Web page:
In light of the announcement today (Thursday) that the government is to press ahead with their proposed loans scheme for FE students over the age of 24, TUC General Secretary Brendan Barber said:
“This scheme will lead to a major drop-off of adult learning in the further education sector. An estimated 100,000 fewer learners per year will benefit at a time when skills development is more important than ever to rebuilding the economy and people’s lives.
“Today’s announcement of new support measures to ‘soften the blow’ of much increased fees for 2013 is welcome, but the government must monitor take-up levels and be prepared to look again at further support if it proves to be needed.”
The government’s own equalities impact assessment revealed concerns that women, ethnic minorities and the disabled would be disproportionately affected and more recent research suggests that there will be particular effects on the 40+ age group who are more ‘risk averse’.
The late additions to the new policy are welcome, albeit limited, says the TUC. These include the government’s announcement of extra measures to support Access to Higher Education courses, a £50 million bursary – targeted at vulnerable groups including working mums – and more specialist Careers Information Advice and Guidance (CIAG), particularly for the 40+ group.
The loans mechanism will also make new financial support available to adults wishing to pursue learning opportunities. But it must be made clear to learners that it will only be paid back progressively once they are earning over £21,000 a year, the TUC warns. It will be essential to the success of the new system that this is properly understood by users.
Unionlearn, the learning and skills arm of the TUC, has concerns about the impact on adult apprenticeships, where unscrupulous employers and agencies may seek to reduce costs at the expense of their apprentices. It is calling on the government to ‘smooth the path’ for employers to bear the brunt of the reduced subsidies for adult apprenticeships. Unionlearn also wants the government to revisit proposals for all employers to bear the full liability for the cost of college provision, with the development of a loans service for smaller employers.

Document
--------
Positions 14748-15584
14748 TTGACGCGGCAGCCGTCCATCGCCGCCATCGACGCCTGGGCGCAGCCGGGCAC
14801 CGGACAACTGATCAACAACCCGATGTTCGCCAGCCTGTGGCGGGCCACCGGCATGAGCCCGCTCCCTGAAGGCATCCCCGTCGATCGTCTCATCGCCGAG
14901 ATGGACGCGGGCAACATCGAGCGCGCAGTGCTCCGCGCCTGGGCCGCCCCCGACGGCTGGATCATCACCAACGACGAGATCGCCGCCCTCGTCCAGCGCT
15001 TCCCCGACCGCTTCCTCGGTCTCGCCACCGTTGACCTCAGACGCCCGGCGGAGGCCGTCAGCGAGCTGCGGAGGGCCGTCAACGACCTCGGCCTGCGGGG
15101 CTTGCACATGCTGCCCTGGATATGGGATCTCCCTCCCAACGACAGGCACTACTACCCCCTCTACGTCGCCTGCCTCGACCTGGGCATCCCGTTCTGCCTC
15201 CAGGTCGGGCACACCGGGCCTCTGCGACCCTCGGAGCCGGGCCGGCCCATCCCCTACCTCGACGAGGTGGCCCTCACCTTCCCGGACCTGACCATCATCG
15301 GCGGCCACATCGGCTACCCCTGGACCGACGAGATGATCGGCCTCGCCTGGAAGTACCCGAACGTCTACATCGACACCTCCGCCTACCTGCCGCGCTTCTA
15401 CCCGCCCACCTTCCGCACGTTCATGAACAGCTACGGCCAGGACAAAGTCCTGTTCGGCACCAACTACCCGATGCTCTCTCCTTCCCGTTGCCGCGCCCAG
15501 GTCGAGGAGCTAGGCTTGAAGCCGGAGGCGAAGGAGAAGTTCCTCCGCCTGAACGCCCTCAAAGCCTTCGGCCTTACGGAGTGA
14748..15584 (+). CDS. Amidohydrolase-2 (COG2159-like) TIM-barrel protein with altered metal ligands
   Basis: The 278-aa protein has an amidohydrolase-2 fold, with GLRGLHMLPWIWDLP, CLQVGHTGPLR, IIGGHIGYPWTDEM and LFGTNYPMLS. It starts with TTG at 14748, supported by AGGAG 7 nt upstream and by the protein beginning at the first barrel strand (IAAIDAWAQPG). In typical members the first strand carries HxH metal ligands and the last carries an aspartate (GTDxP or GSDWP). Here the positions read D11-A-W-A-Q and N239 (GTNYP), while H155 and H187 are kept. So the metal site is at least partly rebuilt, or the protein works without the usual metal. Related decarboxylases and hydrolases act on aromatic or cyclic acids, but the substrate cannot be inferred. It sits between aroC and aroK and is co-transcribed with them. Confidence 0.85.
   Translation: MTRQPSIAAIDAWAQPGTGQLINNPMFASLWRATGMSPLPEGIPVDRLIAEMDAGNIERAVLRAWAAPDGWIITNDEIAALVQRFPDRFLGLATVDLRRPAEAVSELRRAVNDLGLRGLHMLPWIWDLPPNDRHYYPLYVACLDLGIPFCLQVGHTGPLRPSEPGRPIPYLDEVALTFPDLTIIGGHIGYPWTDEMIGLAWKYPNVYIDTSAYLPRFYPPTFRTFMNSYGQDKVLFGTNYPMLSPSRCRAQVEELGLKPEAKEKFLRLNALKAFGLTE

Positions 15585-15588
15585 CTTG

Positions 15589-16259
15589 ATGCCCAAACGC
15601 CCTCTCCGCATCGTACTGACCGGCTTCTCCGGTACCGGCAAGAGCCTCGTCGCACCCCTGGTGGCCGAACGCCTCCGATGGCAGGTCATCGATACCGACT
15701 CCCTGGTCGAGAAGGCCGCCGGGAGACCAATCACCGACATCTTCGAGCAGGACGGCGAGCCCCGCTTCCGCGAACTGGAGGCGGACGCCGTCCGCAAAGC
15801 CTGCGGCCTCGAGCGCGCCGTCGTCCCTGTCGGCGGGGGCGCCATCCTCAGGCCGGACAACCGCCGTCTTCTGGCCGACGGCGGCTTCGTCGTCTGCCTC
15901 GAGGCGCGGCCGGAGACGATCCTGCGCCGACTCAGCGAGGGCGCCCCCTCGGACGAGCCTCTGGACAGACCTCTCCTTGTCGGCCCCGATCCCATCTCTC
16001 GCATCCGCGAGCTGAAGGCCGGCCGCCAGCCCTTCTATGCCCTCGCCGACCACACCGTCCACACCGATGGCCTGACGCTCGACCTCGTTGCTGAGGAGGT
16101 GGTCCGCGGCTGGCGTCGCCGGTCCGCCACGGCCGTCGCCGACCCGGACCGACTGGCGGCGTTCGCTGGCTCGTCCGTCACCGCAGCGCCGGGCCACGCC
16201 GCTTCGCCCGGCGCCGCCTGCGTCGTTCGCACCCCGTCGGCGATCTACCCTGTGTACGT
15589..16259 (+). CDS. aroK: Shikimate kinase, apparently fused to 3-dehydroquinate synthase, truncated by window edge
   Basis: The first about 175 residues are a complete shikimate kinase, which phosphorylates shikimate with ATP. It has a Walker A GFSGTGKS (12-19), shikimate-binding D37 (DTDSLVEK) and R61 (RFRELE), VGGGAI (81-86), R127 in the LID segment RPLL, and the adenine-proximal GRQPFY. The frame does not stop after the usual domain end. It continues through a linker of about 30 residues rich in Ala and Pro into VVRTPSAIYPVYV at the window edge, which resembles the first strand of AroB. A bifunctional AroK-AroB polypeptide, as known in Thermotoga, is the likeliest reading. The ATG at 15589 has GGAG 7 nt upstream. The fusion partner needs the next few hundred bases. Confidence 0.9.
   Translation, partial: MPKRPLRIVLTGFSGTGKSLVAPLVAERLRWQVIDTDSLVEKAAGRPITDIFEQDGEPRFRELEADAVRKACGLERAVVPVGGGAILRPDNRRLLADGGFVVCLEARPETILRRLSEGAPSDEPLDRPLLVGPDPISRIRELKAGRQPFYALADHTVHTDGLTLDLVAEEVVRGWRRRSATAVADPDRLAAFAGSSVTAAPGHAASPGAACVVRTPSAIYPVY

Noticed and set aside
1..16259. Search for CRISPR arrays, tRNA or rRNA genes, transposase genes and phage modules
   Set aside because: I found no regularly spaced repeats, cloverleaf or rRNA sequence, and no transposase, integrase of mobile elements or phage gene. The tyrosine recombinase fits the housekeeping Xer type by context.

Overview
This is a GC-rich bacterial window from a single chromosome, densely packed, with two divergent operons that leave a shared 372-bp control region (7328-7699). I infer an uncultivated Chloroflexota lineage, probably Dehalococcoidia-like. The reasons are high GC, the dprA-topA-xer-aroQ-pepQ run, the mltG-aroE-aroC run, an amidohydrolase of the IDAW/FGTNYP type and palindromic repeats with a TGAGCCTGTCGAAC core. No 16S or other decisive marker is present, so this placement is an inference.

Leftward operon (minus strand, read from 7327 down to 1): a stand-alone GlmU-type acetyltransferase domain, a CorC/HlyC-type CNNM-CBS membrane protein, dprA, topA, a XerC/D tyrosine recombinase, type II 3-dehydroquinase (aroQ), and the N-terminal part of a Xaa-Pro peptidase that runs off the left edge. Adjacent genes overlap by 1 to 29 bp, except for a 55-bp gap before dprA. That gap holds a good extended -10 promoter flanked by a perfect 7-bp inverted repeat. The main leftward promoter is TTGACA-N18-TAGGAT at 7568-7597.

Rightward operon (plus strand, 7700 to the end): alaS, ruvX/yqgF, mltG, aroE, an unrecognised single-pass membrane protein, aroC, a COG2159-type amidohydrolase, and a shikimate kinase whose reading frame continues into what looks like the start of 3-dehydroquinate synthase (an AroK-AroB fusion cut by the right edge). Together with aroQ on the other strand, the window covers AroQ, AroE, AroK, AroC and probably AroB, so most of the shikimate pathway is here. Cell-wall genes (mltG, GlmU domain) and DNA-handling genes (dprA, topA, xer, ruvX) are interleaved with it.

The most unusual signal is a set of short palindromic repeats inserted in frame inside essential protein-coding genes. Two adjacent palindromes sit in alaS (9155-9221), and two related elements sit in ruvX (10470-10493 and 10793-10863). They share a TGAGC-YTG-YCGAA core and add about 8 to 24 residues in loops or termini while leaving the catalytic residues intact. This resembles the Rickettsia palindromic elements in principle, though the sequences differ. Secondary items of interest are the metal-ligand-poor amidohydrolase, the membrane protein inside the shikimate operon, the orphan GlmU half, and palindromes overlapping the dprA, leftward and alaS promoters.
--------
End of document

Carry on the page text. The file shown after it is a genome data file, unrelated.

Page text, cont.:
Unionlearn is focusing on making sure that there is proper provision of information for Union Learning Representatives (ULRs), learners and other interested parties to ensure they understand how the loans system will work. We will also be looking at strategies to mitigate against the worst effects of the policy, including through more help from employers.
Director of unionlearn Tom Wilson said:
“The move to FE Loans will be a cause of great concern to many working people. It is essential that it does not impact on apprentices, whose training should continue to be paid for by their employees.
The government’s own research also shows a very mixed and uncertain picture. Likely appetite for learning among older workers could plummet. Women and BME working people are more likely to be put off.
We’re glad the government has listened to expert voices from the sector – including from unionlearn – and have introduced support for people taking Access to Higher Education courses and bursaries for disadvantage groups including working mothers.
Of course there are some upsides such as the opportunity to borrow to pursue long cherished ambitions, just like HE students. But there must be a major communications drive and a readiness to tackle emerging problem areas with additional help and a willingness to think again if the need arises.”